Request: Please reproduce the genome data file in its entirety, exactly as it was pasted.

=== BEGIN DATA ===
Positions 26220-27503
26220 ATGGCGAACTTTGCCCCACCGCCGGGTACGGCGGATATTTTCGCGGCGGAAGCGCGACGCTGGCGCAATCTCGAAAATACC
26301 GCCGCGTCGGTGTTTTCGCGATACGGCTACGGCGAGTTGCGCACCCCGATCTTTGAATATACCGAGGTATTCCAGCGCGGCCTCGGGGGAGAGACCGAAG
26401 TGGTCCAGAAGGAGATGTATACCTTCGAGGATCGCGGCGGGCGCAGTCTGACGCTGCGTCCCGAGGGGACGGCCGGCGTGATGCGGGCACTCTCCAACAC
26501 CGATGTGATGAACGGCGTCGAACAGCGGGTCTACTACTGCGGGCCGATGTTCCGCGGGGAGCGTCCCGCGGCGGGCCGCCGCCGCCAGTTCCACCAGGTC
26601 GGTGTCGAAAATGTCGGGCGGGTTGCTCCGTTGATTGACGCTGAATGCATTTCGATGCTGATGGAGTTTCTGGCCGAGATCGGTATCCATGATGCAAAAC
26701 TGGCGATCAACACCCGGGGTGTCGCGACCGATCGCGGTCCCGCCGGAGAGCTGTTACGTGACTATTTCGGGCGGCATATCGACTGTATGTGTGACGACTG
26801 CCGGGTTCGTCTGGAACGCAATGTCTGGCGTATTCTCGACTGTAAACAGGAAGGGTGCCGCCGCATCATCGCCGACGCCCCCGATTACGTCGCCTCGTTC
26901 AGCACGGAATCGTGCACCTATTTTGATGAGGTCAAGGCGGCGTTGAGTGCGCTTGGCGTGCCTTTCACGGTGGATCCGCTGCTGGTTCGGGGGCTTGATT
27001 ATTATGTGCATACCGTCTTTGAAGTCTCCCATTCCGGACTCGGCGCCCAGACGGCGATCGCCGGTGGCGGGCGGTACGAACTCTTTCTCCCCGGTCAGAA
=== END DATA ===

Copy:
Positions 26220-27503
26220 ATGGCGAACTTTGCCCCACCGCCGGGTACGGCGGATATTTTCGCGGCGGAAGCGCGACGCTGGCGCAATCTCGAAAATACC
26301 GCCGCGTCGGTGTTTTCGCGATACGGCTACGGCGAGTTGCGCACCCCGATCTTTGAATATACCGAGGTATTCCAGCGCGGCCTCGGGGGAGAGACCGAAG
26401 TGGTCCAGAAGGAGATGTATACCTTCGAGGATCGCGGCGGGCGCAGTCTGACGCTGCGTCCCGAGGGGACGGCCGGCGTGATGCGGGCACTCTCCAACAC
26501 CGATGTGATGAACGGCGTCGAACAGCGGGTCTACTACTGCGGGCCGATGTTCCGCGGGGAGCGTCCCGCGGCGGGCCGCCGCCGCCAGTTCCACCAGGTC
26601 GGTGTCGAAAATGTCGGGCGGGTTGCTCCGTTGATTGACGCTGAATGCATTTCGATGCTGATGGAGTTTCTGGCCGAGATCGGTATCCATGATGCAAAAC
26701 TGGCGATCAACACCCGGGGTGTCGCGACCGATCGCGGTCCCGCCGGAGAGCTGTTACGTGACTATTTCGGGCGGCATATCGACTGTATGTGTGACGACTG
26801 CCGGGTTCGTCTGGAACGCAATGTCTGGCGTATTCTCGACTGTAAACAGGAAGGGTGCCGCCGCATCATCGCCGACGCCCCCGATTACGTCGCCTCGTTC
26901 AGCACGGAATCGTGCACCTATTTTGATGAGGTCAAGGCGGCGTTGAGTGCGCTTGGCGTGCCTTTCACGGTGGATCCGCTGCTGGTTCGGGGGCTTGATT
27001 ATTATGTGCATACCGTCTTTGAAGTCTCCCATTCCGGACTCGGCGCCCAGACGGCGATCGCCGGTGGCGGGCGGTACGAACTCTTTCTCCCCGGTCAGAA